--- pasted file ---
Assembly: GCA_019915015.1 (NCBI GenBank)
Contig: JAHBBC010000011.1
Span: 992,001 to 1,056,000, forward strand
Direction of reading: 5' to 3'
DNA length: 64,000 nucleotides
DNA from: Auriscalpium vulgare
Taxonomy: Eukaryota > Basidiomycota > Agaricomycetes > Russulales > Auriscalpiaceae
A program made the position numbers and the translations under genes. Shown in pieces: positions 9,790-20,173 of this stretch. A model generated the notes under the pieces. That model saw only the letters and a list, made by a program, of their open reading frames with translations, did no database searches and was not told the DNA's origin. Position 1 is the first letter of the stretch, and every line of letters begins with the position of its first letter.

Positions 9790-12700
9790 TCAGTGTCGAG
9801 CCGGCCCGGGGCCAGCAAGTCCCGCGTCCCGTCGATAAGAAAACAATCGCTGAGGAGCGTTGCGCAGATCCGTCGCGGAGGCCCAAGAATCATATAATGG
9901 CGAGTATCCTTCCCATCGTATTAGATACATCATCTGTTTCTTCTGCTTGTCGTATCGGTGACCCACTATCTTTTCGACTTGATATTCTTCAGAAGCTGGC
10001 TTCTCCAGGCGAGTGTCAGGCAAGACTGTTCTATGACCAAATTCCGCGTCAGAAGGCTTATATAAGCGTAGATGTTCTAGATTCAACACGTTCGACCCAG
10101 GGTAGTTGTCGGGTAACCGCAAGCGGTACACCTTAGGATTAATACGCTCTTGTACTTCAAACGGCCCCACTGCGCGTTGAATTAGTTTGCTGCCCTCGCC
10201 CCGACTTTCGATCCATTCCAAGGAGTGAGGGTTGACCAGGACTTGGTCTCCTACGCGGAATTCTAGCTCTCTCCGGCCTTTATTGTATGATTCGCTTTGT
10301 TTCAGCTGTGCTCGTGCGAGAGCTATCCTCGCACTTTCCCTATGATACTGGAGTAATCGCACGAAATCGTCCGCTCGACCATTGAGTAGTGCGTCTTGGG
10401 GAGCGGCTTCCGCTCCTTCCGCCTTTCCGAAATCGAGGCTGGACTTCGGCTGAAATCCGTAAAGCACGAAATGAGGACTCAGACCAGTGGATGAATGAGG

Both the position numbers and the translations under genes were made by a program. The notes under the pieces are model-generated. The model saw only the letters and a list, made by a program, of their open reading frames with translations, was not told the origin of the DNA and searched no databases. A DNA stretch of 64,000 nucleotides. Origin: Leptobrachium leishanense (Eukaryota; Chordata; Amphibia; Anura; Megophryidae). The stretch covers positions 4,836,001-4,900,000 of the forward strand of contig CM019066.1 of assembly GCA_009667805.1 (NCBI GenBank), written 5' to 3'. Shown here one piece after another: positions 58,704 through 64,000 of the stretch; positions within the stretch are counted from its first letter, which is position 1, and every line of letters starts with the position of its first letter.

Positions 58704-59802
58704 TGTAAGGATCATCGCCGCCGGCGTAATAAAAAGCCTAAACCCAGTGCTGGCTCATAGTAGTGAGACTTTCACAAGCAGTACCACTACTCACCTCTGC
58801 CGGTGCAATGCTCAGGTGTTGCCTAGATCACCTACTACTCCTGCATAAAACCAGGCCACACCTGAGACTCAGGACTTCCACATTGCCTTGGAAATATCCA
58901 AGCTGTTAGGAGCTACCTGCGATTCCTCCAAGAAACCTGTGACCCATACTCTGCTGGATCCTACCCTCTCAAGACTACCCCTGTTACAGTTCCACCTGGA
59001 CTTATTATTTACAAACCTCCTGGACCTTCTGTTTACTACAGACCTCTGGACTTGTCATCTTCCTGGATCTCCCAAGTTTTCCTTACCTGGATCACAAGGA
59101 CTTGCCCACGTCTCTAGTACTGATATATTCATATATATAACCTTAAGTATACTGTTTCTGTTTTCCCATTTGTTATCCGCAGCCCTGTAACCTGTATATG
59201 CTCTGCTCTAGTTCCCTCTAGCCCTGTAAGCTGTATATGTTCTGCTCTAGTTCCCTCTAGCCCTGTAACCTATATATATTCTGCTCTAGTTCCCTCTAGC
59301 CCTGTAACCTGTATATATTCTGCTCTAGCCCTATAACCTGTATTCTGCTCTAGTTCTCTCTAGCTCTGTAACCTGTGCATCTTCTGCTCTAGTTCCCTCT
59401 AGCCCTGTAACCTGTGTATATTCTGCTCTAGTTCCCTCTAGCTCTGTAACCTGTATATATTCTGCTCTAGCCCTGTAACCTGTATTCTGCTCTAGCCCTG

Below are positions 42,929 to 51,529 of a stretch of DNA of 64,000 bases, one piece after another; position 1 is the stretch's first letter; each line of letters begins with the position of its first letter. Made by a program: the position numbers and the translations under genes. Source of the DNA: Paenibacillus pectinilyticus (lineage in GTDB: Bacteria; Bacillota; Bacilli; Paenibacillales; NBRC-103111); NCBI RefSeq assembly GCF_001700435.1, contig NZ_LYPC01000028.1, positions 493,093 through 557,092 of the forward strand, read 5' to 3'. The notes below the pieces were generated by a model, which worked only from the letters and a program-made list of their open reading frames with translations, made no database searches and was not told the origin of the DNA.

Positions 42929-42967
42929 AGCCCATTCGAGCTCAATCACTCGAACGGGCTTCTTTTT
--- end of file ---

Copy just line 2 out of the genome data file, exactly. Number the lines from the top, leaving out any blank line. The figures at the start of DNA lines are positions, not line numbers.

Contig: JAHBBC010000011.1